When U.S. sanctions laws are applied to U.S. charities, funds can be frozen indefinitely, despite tax rules that require they be distributed for charitable purposes when a charity shuts down. In the Oct. 10, 2016 issue of Tax Notes, attorneys Cherie L. Evans of Evans & Rosen LLP and Kay Guinane, Director of the Charity & Security Network, explain how the “Gap Between Tax and Sanctions Law Blocks Life-Saving Aid.” After summarizing the relevant provisions of tax and sanctions law and key court cases, the article explains how designation of a U.S. charity as a supporter of terrorism leaves its funds in legal limbo, rather than ensuring that they ultimately are distributed to a charity that can use them for humanitarian or other charitable purposes. The authors recommend that the Department of Treasury review its regulations to address this gap and protect charitable funds for charitable purposes.
Relevant Provisions of the Law of Tax-Exempt Organizations
Evans and Guinane begin with an explanation of the standards for organizations to be tax-exempt under the Internal Revenue Code (IRC). To be recognized as a charitable organization under Section 501(c)(3), a charity must satisfy an organizational test, which looks to the group’s governing documents to confirm that its purposes are charitable and that its assets are dedicated to those purposes. This requires that “upon dissolution, such assets would, by reason of a provision in the organization’s articles or by operation of law, be distributed for one or more exempt purposes . . . or would be distributed by a court to another organization to be used in such manner as in the judgment of the court will best accomplish those exempt purposes.” (Reg. section 1.50(c)(3)-1(b)(4)). An organization must also satisfy an operational test, which checks that the organization engages primarily in activities aimed at accomplishing its charitable purposes.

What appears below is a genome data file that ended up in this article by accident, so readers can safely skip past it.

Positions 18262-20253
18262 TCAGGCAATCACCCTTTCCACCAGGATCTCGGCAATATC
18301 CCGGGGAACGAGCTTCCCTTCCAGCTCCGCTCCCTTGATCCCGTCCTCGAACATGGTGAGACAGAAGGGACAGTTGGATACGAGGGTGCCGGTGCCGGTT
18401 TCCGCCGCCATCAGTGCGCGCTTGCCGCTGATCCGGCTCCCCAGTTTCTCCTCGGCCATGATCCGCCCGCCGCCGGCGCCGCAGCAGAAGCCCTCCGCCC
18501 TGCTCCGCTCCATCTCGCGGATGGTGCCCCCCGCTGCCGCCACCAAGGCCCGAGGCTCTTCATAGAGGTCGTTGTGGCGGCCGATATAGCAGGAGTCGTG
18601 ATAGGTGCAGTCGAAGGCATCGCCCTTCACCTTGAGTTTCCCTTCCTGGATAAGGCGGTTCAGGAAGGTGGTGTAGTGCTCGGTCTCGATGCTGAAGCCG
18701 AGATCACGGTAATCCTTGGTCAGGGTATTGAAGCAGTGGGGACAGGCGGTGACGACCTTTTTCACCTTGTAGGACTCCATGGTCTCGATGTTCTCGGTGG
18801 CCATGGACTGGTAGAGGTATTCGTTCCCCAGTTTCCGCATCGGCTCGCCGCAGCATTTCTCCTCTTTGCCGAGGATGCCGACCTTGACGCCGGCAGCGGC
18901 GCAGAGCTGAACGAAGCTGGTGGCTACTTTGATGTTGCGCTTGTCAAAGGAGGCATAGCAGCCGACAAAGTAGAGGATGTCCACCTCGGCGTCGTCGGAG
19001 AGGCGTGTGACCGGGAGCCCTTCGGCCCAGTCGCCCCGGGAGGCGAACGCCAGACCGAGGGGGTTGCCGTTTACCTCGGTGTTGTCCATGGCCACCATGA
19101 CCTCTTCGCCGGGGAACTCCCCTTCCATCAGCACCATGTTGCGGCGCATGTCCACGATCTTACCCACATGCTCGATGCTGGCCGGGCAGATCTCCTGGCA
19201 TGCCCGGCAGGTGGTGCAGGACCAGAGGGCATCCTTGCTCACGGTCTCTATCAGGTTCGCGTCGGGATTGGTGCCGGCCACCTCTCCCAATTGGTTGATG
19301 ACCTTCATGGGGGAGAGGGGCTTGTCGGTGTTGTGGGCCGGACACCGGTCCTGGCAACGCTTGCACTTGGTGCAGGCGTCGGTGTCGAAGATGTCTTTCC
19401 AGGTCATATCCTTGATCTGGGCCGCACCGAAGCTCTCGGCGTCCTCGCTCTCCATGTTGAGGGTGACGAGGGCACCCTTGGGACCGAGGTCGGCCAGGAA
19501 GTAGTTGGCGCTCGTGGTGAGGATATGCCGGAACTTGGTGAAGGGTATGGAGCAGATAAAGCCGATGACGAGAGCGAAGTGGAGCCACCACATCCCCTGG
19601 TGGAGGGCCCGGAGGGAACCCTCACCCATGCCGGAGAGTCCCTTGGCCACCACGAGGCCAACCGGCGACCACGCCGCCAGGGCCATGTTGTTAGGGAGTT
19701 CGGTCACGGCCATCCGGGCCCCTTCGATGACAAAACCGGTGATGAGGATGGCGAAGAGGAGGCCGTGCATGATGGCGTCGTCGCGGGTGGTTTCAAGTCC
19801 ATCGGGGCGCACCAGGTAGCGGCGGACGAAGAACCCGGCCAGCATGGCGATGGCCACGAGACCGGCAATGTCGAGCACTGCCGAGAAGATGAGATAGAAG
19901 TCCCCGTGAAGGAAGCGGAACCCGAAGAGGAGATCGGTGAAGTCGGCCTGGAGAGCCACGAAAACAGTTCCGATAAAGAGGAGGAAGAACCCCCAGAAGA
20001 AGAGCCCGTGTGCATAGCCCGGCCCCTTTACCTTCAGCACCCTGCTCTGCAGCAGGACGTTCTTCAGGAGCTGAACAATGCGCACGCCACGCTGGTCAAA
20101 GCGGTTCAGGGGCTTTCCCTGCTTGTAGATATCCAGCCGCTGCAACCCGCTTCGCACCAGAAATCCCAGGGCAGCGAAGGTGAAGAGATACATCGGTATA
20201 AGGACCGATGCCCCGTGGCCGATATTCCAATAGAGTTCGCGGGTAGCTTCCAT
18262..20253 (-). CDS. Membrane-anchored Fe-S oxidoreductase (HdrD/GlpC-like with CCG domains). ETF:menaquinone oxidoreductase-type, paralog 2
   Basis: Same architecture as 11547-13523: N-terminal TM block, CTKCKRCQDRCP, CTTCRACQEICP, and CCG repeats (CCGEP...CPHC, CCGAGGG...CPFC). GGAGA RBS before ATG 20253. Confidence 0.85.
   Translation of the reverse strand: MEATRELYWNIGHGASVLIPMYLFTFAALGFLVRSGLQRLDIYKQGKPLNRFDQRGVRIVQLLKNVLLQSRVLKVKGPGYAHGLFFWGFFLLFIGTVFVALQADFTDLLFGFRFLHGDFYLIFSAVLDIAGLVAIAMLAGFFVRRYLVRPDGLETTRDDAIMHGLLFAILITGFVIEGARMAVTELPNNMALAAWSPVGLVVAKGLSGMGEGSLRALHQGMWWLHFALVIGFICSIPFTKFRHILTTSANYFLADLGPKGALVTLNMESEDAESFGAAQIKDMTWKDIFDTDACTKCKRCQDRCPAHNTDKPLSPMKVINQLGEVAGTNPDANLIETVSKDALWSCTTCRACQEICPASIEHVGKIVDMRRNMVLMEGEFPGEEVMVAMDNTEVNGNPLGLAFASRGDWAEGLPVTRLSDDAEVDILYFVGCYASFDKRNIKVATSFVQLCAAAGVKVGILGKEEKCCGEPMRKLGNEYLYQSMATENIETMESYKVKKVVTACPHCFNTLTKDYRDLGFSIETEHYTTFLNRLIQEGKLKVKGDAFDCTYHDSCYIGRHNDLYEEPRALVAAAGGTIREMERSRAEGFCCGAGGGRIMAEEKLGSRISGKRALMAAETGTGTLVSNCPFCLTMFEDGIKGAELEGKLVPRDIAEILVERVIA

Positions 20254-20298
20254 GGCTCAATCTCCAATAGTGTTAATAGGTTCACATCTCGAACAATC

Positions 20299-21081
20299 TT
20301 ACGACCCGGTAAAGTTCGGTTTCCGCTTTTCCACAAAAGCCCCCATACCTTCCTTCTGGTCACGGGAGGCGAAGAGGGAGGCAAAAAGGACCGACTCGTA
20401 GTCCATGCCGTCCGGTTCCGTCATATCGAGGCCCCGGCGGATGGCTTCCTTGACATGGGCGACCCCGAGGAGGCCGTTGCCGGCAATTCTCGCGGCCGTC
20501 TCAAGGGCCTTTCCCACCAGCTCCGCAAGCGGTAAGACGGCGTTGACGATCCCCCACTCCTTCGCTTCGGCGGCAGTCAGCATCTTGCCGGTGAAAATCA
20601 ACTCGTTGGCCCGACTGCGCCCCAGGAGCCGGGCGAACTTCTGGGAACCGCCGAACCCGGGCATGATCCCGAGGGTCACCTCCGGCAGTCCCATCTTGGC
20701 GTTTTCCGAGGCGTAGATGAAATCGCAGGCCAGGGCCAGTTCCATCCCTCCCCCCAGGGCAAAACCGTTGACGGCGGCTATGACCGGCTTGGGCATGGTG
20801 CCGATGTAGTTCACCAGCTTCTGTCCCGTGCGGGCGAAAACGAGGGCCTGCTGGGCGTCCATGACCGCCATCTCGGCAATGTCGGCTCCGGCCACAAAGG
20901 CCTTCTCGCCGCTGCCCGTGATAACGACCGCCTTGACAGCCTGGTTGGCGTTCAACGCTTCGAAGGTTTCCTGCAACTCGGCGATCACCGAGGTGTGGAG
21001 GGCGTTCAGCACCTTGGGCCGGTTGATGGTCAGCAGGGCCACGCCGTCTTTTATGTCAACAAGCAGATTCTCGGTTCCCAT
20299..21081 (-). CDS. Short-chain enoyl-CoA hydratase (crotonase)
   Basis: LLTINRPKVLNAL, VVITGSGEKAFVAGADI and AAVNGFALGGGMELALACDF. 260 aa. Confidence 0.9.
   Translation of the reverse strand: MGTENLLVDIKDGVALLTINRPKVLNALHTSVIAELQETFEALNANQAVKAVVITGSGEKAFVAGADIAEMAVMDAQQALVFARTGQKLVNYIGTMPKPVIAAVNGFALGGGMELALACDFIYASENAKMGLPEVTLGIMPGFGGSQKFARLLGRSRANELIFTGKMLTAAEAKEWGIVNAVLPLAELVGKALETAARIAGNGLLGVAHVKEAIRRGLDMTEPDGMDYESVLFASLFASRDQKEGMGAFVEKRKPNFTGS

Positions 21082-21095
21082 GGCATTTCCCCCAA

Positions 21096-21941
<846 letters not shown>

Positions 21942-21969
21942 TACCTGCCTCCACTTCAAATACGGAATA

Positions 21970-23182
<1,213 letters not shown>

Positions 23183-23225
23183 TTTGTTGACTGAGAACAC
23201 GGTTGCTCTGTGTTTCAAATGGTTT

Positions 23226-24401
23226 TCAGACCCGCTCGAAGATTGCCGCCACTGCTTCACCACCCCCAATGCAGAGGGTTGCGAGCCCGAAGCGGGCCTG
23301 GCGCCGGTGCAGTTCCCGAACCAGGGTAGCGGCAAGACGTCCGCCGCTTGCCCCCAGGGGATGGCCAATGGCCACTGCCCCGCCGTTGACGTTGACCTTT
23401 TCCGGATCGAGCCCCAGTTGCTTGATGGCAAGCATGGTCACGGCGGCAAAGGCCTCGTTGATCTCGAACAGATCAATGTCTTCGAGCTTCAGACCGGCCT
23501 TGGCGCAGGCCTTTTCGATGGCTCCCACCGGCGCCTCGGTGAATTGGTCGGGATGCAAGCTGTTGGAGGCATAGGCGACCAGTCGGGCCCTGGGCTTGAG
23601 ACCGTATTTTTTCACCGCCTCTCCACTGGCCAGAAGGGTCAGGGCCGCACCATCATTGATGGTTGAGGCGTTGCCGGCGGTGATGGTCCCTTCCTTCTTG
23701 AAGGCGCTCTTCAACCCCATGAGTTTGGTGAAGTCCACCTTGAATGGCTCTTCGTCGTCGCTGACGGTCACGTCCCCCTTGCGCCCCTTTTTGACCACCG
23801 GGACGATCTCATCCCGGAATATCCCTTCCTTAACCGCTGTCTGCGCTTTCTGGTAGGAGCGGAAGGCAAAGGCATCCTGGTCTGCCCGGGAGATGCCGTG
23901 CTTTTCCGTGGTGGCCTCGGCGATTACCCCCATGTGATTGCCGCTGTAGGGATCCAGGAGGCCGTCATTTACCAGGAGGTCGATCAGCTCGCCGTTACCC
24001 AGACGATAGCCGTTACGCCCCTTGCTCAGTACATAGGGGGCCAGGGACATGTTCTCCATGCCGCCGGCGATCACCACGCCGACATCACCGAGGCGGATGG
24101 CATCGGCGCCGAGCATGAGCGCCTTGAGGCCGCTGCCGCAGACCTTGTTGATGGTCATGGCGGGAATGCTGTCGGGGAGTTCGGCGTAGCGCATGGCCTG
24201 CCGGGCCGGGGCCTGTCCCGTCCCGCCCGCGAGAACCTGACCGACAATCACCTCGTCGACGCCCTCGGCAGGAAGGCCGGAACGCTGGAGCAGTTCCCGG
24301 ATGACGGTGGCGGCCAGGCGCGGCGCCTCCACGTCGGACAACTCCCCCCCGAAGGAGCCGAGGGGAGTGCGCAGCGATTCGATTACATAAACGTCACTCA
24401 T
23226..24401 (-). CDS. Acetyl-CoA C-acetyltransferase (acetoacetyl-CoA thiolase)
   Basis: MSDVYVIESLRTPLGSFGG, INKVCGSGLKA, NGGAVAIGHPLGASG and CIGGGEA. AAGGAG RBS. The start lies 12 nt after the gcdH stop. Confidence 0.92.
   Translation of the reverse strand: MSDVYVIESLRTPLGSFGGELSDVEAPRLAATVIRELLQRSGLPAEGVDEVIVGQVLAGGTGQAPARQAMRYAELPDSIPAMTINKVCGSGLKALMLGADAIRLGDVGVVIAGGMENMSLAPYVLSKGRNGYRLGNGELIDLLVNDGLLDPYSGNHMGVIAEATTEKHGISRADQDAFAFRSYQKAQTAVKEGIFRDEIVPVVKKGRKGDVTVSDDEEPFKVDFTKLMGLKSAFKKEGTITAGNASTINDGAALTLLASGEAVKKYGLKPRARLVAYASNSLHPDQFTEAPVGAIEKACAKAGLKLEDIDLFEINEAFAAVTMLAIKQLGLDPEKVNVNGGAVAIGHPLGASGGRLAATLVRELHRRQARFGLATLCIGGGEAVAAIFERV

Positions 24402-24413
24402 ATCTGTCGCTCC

Section 501(p), added in 2003, provides that when an organization is designated as a supporter of terrorism its tax-exempt status is suspended. This generally forces the organization to dissolve, which would normally invoke the rule requiring distribution of its assets to another 501(c)(3) organization (Reg. section 1.501(c)(3)-1(b)(1)). However, because the funds are frozen pursuant to sanctions law, this does not happen unless unusual steps are taken.
The Process of Designating Terrorist Organizations and Their Supporters in Sanctions Law
Evans and Guinane explain the basis for the executive branch’s broad powers to put people and organizations on the terrorist list. The International Emergency Economic Powers Acts (IEEPA), passed in 1977, gives the president the authority to declare a state of emergency by Executive Order, in response to “any unusual and extraordinary threat” to the “national security, foreign policy, or economy” from outside the United States. IEEPA further allows the president to “investigate, regulate, or prohibit” financial transactions with foreign countries and individuals and to seize assets of theirs in U.S. jurisdiction.
Evans and Guinane highlight the implications for nonprofits: “IEEPA bars anyone, including charities, from engaging in transactions described in the relevant executive order with designated persons or entities, including designated terrorist organizations. Violation of those prohibitions can result in criminal prosecution, civil sanctions, or placement on the terrorist list.”
With Executive Order 13,224, issued on September 24, 2001, President George W. Bush declared a state of emergency based on the 9/11 attacks and authorized Treasury to designate specially designated global terrorists (SGDTs) and to freeze their U.S.-based assets. Under the order, one could also be designated for providing material support to or being “otherwise associated with” an SGDT. The authors draw special attention to the lack of a “knowledge or intent requirement” for such designation.
Next, the authors detail the redress procedures, or lack thereof. Treasury can make its initial designation based on “classified information, open source news reporting, or hearsay.” When the designation is published in the Federal Register, it may, but is not required to, include a list of reasons. A listed person or entity can then request reconsideration under 31 C.F.R. § 501.807, but Treasury has discretion to grant or decline an in-person meeting.
As an additional wrinkle, the process is exempt from the Administrative Procedure Act’s “right to a hearing before a quasi-independent administrative law judge,” because Treasury operates the sanctions regime under the authority of the president. Designation can be challenged in a federal court at any point, but the standard of review is limited to “whether Treasury’s action was arbitrary or capricious, based on the administrative record.” If a designated charity loses its appeal it remains on the list, freezing the assets indefinitely. There is no formal process in the case of U.S. charities to ensure these assets are released to another charity for charitable purposes.